How much will switching the workers to a defined contribution plan help? That's one change that clearly needs to happen.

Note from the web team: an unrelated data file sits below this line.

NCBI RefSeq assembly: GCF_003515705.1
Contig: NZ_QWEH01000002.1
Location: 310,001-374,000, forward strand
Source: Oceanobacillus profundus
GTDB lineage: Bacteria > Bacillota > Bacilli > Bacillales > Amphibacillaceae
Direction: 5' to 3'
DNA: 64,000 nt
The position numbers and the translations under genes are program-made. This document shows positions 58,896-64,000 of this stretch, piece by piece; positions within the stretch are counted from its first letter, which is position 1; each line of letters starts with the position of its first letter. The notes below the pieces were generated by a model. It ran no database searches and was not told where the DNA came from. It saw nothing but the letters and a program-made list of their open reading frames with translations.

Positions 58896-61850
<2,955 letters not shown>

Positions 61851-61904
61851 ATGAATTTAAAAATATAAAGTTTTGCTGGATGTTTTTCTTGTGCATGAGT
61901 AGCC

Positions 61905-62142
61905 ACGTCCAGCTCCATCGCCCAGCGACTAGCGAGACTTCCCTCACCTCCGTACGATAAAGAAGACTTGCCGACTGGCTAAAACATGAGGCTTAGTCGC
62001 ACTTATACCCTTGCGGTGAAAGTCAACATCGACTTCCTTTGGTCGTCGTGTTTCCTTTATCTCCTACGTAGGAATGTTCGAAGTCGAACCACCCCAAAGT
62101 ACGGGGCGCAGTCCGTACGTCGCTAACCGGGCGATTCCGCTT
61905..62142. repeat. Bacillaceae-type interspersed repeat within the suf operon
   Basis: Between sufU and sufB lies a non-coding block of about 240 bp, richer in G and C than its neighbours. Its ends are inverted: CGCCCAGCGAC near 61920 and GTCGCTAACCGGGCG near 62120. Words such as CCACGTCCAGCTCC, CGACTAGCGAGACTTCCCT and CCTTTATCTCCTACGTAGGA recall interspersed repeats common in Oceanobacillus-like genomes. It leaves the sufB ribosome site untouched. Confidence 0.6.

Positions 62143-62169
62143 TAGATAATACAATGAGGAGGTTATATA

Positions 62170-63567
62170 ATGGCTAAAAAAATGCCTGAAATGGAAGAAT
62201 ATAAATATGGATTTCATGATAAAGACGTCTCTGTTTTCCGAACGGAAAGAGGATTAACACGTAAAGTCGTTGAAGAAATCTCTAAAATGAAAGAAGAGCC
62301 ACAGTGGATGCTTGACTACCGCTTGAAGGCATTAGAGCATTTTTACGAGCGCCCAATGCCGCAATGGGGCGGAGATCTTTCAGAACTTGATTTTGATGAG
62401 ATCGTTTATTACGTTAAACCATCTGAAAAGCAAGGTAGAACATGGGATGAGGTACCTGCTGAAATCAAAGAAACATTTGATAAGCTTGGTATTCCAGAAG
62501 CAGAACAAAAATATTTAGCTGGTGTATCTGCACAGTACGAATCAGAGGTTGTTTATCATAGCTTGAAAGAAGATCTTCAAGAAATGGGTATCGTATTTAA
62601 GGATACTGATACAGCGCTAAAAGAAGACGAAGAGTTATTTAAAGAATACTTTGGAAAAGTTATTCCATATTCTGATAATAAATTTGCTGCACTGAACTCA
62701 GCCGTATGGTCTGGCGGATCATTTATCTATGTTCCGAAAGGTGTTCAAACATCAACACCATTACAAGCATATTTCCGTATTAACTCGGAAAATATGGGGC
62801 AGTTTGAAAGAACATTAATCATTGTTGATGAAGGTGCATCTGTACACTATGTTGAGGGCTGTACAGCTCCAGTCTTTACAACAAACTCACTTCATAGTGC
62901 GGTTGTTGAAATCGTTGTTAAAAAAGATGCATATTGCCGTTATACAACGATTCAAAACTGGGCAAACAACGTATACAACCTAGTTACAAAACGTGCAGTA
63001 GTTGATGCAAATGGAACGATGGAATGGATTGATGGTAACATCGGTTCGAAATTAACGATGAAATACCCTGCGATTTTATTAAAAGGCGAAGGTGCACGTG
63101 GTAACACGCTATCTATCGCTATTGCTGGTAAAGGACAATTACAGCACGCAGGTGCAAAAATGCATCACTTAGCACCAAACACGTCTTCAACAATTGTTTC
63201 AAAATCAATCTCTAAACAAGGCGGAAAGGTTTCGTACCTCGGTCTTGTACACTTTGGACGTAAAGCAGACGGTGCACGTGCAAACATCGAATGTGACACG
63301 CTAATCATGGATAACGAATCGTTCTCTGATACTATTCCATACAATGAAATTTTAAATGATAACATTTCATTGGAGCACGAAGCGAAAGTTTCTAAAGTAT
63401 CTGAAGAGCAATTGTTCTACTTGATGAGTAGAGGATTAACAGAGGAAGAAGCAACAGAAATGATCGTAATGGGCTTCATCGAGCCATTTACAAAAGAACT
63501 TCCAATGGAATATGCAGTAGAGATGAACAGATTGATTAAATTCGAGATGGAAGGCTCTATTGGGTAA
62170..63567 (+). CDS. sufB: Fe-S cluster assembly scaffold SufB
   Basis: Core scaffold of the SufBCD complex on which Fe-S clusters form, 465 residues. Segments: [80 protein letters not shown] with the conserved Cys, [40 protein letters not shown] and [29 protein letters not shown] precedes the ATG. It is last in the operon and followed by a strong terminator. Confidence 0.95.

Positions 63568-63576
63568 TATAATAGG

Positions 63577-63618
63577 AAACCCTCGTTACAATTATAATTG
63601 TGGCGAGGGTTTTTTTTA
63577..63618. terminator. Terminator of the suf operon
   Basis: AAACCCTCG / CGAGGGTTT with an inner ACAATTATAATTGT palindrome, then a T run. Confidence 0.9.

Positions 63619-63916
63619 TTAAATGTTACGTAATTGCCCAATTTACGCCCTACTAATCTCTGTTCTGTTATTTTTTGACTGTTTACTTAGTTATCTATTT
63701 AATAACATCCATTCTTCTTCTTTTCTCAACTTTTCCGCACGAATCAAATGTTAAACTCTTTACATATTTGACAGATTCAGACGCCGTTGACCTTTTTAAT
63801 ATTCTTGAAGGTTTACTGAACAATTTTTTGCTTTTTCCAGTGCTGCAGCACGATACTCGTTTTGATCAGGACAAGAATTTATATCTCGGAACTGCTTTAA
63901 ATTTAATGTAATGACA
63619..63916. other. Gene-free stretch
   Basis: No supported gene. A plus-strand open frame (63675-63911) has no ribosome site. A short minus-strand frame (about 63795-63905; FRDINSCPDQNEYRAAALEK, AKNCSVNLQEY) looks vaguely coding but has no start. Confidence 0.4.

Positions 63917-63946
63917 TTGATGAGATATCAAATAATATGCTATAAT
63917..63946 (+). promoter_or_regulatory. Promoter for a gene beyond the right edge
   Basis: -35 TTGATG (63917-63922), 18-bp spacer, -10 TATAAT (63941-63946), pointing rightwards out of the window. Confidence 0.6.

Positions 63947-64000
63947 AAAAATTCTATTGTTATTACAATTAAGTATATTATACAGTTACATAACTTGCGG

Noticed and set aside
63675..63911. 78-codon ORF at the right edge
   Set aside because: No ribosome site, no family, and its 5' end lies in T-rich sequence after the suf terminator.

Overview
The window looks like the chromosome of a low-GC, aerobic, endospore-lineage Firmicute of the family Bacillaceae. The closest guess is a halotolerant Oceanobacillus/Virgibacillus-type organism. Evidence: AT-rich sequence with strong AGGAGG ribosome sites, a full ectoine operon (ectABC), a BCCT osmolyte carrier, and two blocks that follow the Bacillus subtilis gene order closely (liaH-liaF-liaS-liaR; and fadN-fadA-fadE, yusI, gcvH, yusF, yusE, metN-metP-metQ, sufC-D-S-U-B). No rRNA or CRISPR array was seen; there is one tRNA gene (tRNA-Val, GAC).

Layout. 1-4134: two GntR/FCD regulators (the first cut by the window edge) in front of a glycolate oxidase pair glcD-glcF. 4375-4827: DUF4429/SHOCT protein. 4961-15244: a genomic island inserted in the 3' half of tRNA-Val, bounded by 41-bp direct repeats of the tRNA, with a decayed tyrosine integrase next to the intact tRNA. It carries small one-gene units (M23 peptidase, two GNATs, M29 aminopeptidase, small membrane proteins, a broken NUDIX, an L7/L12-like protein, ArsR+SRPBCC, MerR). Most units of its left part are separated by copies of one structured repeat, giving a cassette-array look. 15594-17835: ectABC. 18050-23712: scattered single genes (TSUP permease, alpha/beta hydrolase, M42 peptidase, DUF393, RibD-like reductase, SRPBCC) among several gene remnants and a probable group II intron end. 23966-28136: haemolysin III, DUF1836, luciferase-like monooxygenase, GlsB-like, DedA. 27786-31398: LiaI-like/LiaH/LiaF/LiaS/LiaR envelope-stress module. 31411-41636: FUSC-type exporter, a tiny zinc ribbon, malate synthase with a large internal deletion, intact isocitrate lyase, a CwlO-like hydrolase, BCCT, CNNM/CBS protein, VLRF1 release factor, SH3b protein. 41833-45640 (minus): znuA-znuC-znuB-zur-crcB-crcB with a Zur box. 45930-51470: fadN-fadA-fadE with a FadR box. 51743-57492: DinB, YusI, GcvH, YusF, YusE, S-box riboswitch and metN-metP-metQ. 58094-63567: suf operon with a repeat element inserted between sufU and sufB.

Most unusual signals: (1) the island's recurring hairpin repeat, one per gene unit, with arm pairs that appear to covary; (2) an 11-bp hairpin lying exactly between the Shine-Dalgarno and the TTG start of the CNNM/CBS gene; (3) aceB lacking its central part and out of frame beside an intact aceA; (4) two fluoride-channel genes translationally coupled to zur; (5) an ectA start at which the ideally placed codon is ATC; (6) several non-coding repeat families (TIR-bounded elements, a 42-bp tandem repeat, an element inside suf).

In January 2010, the Postal Service Office of Inspector General (Postal OIG) issued a report giving hope that the Services financial problems might be less severe than previously believed. The report asserted that the Office of Personnel Management (OPM) has forced the Service to pay an unfairly large share of the Civil Service Retirement System (CSRS) pension costs of postal workers who started their careers at the old Post Office Department.  According to the Postal OIG, the overpayment began in the 1970s and had reached a cumulative total of $75 billion through 2009. The Postal OIG claimed the overcharge benefited the U.S. Treasury and recommended that the Treasury credit $75 billion to the Postal Service. The OIG suggested using most of the money to fully fund the retiree health benefits that the Service promises to its workers. (Pensions and retiree health care are separate fringe benefits. Postal workers receive both in retirement.) If the transfer had occurred in 2010, it would have cut the Services retiree health benefit expenses by $7.7 billion that year and reduced the enterprises income-statement loss by an order of magnitude, from $8.5 billion to $0.8 billion.